Unit 9a. Urbanization and Pollution



The goal of this lab is to explore the relationship between urbanization, land use change, and pollution using STELLA. Runoff from urban areas is a very large source of water pollution. There are two types of pollution: non point source pollution, and point source pollution, which occurs from a specific source such as the effluent pipe of a waste water treatment plant.


Figure 9.a.1

Urban pollution


In this lab, we will explore non point source pollution, which occurs from runoff over urban and other disturbed areas. The most common form of non point source pollutants are sediment and nutrients from urban and agricultural runoff; non point source pollutants also include pesticides, pathogens (bacteria and viruses), salts, oil, grease, toxic chemicals, and heavy metals. These wash into water bodies from agricultural land, and other areas of disturbance. Non point source pollution results in beach closures, destroyed habitat, unsafe drinking water, fish kills, and many other severe environmental and human health problems (EPA 2005).


The Clean Water Act of 1972 helped clean up of many of our country's waters. However, approximately 36 percent of the Nation's surveyed river miles, 37 percent of its surveyed lake acreage, and 37 percent of its surveyed estuarine square miles are not safe for basic uses such as swimming or fishing to to high pollution levels (EPA 2005). To protect surface and ground water quality, urban development must be guided by plans that limit runoff and reduce pollutant loadings.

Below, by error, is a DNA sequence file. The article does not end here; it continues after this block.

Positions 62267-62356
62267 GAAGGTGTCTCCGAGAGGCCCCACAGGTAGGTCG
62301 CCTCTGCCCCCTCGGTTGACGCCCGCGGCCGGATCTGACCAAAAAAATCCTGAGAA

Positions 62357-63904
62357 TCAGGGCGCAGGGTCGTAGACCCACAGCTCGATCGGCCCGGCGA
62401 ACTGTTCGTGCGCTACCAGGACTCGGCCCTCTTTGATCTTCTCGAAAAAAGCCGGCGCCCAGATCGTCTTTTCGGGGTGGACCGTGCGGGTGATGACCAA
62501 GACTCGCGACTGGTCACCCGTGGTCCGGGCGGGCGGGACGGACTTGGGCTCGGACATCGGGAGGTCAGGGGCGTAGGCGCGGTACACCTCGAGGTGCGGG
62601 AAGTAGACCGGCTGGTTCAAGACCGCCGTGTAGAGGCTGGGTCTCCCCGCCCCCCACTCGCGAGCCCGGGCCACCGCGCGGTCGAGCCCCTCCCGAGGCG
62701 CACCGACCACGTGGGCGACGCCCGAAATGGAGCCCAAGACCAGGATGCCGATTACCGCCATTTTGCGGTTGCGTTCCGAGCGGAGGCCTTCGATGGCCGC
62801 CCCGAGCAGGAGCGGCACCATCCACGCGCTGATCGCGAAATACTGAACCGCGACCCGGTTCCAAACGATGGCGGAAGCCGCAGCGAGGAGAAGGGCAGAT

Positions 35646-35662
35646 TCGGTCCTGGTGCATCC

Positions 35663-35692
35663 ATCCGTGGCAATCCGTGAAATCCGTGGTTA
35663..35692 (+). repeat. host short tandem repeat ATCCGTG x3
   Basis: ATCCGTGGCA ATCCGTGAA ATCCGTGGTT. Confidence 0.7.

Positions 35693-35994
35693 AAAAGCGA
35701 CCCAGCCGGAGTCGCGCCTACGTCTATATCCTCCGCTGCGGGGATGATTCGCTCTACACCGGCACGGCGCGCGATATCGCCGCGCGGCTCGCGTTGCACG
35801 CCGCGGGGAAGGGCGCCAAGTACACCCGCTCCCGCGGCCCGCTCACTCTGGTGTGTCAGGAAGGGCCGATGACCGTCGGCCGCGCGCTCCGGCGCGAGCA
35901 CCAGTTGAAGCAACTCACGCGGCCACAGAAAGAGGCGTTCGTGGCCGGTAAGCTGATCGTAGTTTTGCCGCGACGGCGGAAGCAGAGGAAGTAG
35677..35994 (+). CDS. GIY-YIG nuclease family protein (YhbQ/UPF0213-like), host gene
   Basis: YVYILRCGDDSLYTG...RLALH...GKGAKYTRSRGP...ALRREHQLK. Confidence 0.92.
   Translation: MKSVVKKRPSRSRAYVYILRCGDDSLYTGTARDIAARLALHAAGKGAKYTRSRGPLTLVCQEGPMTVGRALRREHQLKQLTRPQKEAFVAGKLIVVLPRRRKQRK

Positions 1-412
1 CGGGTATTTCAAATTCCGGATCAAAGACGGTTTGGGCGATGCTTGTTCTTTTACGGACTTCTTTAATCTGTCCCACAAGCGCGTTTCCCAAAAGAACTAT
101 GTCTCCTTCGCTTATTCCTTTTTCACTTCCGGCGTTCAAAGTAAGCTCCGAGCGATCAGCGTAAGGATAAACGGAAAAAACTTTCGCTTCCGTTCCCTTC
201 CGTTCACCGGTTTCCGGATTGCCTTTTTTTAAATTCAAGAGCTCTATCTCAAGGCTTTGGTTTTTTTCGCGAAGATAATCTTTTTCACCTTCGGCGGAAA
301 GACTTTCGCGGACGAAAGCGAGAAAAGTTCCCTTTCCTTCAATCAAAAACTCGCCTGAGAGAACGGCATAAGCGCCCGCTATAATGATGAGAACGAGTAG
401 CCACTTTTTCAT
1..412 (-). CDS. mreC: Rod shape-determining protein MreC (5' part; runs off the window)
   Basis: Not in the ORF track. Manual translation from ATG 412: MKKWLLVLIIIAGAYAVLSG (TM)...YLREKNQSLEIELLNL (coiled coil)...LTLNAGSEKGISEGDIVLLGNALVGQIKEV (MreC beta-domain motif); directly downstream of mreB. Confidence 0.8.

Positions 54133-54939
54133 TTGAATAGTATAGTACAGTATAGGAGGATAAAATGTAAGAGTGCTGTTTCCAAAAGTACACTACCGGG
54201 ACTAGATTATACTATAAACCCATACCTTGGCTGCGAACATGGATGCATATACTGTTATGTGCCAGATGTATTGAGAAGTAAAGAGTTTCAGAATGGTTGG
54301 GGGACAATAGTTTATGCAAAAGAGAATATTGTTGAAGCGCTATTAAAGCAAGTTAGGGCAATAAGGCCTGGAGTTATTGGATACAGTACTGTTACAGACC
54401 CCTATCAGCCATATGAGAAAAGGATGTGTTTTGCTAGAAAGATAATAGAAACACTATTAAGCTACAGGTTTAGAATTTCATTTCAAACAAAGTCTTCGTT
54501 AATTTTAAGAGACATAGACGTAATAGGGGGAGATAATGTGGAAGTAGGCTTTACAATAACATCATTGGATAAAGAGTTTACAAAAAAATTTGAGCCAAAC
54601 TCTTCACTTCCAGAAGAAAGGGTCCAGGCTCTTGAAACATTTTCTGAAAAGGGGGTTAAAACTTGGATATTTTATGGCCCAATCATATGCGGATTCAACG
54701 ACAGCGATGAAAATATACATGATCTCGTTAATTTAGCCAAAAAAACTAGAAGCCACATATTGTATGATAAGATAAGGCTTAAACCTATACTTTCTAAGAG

How Urban Areas Affect Runoff

(Excerpt taken from EPA 2005)


Increased Runoff

The porous and varied terrain of natural landscapes like forests, wetlands, and grasslands trap rainwater and snowmelt and allow it to slowly filter into the ground. Runoff tends to reach receiving waters gradually. In contrast, impervious surfaces in urban landscapes like roads, bridges, parking lots, and buildings prevent filtration into the ground. During a storm event, water accumulates, then quickly runs off in substantial quantities.


Cities generally have storm sewer systems that rapidly channel this runoff from roads and other impervious surfaces. Runoff gathers speed once it enters the storm sewer system. When it leaves the system and empties into a stream, large volumes of quickly flowing runoff erode stream banks, damage streamside vegetation, and widen stream channels. This results in lower stream water depths during non-storm periods, higher than normal water levels during wet weather periods, increased sediment loads, and higher water temperatures.


Increased Pollutant Loads

Urbanization also increases the variety and amount of pollutants transported to receiving waters (streams, rivers, lakes and estuaries). Sediment from development and construction contain toxic substances such as oil and grease; nutrients and pesticides from turf management and gardening; viruses and bacteria from failing septic systems; road salts; and heavy metals. Increased pollutant loads can harm fish and wildlife populations, kill native vegetation, foul drinking water supplies, and make recreational areas unsafe.